Steam and water power, electricity and manufacturing, and computerization. Each of these advancements transformed the world and how humans live in it. Now, many are heralding the arrival of the fourth industrial revolution, or “Industry 4.0.” Described by NetworkWorld as “a digital transformation applied to manufacturing -- bringing with it all the change, opportunities and challenges that represents,” Industry 4.0 represents mankind’s next giant step forward. Will you be leading the way?
Here’s a closer look at the red-hot area of digital technology, along with how you can position yourself to be at its forefront.
About Digital Technology
CEO of Bangalore-based IT company Mphasis, Nitin Rakesh, recently said in a podcast on the digital transformation and Industry 4.0, “A congruence of many independent technologies that were on their own exponential paths — whether it’s semiconductors, cellphones or the ability to write software — came together when the iPhone was ‘discovered.’ Look at what is happening in genetics and genome mapping. Look at what is happening in solar power and the exponentiality that is brought into these options. The other thing about this exponential curve is that the capabilities rise exponentially and the price declines exponentially, because they go hand in hand. That has led to the congruence of all of these technologies around robotics, genetics, the ability of chips and microprocessors and nanotechnology.”
The takeaway is clear for businesses looking to survive. Deloitte says, “Around the world, traditional manufacturing industry is in the throes of a digital transformation that is accelerated by exponentially growing technologies (e.g., intelligent robots, autonomous drones, sensors, 3D printing.). Companies and their industrial processes need to adapt to this rapid change if they are not to be left behind by developments in their sector and by their competitors.”
And, of course, the ability to adjust relies on one thing above all else: employees with the knowledge and skills to navigate the new digital world.
“Racing With the Machine”
If you are looking for job security, look no further than digital tech. While some people fear that the rise of machines will mean fewer jobs for humans, many experts and scholars say otherwise. Certainly, the job market will change and some areas of employment may indeed become obsolete moving forward. At the same time, however, new opportunities will arise.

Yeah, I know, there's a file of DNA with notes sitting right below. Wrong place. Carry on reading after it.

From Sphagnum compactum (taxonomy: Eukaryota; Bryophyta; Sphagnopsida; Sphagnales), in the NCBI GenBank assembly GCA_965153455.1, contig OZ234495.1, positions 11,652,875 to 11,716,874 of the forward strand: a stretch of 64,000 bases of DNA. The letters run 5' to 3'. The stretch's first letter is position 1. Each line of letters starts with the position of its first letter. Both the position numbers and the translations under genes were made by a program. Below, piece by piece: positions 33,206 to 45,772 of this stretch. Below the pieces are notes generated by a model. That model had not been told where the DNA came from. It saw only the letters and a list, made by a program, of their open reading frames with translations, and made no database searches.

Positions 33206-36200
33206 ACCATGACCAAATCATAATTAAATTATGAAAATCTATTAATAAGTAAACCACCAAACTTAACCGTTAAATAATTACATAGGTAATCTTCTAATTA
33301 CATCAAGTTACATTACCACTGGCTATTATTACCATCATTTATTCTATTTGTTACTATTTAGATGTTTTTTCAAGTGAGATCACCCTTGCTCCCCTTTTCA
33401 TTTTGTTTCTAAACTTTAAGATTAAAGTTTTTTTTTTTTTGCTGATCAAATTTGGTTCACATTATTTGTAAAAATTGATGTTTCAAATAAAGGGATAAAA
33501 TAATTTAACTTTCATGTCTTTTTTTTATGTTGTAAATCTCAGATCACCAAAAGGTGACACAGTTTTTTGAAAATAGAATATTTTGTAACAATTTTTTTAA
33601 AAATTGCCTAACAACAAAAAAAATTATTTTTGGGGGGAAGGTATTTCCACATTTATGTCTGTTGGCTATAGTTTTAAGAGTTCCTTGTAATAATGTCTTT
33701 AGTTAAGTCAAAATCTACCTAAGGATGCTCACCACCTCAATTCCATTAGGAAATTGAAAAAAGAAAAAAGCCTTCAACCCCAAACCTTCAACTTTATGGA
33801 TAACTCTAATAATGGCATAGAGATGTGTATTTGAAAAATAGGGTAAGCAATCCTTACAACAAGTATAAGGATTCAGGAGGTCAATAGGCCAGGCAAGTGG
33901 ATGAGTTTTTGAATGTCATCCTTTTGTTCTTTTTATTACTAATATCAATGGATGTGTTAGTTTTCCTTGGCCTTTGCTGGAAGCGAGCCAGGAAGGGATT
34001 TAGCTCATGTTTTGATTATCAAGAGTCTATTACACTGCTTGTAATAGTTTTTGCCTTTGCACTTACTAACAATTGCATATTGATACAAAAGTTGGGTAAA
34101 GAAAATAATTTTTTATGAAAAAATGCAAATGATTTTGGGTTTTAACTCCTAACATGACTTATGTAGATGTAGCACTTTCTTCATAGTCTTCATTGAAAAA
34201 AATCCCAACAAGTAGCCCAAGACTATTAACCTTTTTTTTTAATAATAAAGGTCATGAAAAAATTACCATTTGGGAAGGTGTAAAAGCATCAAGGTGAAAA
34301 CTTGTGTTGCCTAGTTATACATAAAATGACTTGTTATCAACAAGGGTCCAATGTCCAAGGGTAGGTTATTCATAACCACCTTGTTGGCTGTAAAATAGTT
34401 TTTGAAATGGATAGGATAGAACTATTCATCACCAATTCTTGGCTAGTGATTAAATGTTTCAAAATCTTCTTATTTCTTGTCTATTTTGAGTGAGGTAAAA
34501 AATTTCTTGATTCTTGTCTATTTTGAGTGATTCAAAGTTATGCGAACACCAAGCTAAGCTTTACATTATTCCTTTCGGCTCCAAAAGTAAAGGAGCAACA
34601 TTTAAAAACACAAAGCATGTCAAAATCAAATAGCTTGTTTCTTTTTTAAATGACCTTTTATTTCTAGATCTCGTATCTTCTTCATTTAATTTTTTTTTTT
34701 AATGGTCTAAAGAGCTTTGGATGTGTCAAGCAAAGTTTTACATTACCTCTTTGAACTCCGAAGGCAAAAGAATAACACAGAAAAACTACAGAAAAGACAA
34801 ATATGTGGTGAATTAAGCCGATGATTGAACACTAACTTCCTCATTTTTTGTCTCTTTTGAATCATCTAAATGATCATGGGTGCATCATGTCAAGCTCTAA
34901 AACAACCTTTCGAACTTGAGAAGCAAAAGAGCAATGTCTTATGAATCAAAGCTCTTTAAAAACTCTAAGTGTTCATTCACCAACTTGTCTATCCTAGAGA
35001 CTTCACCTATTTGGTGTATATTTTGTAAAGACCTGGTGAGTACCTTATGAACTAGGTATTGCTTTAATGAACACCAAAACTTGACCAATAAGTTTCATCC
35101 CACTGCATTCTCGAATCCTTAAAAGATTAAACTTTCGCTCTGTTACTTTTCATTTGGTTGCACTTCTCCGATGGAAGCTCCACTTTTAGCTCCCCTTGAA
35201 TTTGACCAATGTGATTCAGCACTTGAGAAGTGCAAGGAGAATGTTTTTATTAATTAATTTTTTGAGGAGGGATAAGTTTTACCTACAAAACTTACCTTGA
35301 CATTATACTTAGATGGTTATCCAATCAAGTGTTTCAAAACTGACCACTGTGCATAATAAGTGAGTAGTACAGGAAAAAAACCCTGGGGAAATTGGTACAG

According to an analysis of thought leadership on the topic by ANZ Banking Group Lead Business Analyst, Nima Momeni, “Technology does progress rapidly and wealth is created but there is no guarantee everyone will benefit; therefore as [Erik] Brynjolfsson suggests, it would be better to race with the machine rather than against it. Smart machines are not perfect and teamwork could be the future workplace model. The engineering skills to design, program, enhance and override machines will be the most valuable skills.”
But working in digital technology isn’t just putting in hours; it’s putting in hours toward a uniquely exciting and meaningful end. Workers in the field have the true potential to break ground and shift the world. The promise of high earnings aside, the thrilling nature of contributing to this problem-solving growth culture is a priceless opportunity.
Three Digital Tech Tracts
Momeni also reinforces the importance education will play in facilitating the best “teamwork” between man and machine. Some schools are already ahead of the game with programs aimed at producing the next generation of digital technology leaders.
Take Bologna Business School’s three-track Master in Digital Technology Management program. These highly specialized pathways in artificial intelligence, cyber security and digital technology management, are designed to help students recognize and exploit the business opportunities available through technological innovation.
During the first half of this full-time, 12-month program, students are immersed in the fundamentals of management as applied to digital technology, with coursework including everything from data visualization and enterprise software architecture to fieldwork laboratory and next generation ICT for companies.
During the second term, the curriculum moves on to track-specific practical aspects. Throughout the program, a number of different teaching approaches are employed to help students grasp key concepts, including lectures and seminars; group projects and company visits; guest speakers and case studies; videos and presentations; and individual assignments and assisted private studying.
The program concludes with a 500-hour internship period during which students gain the chance to put newly acquired theory and techniques into practice while learning directly from professionals in their sector.
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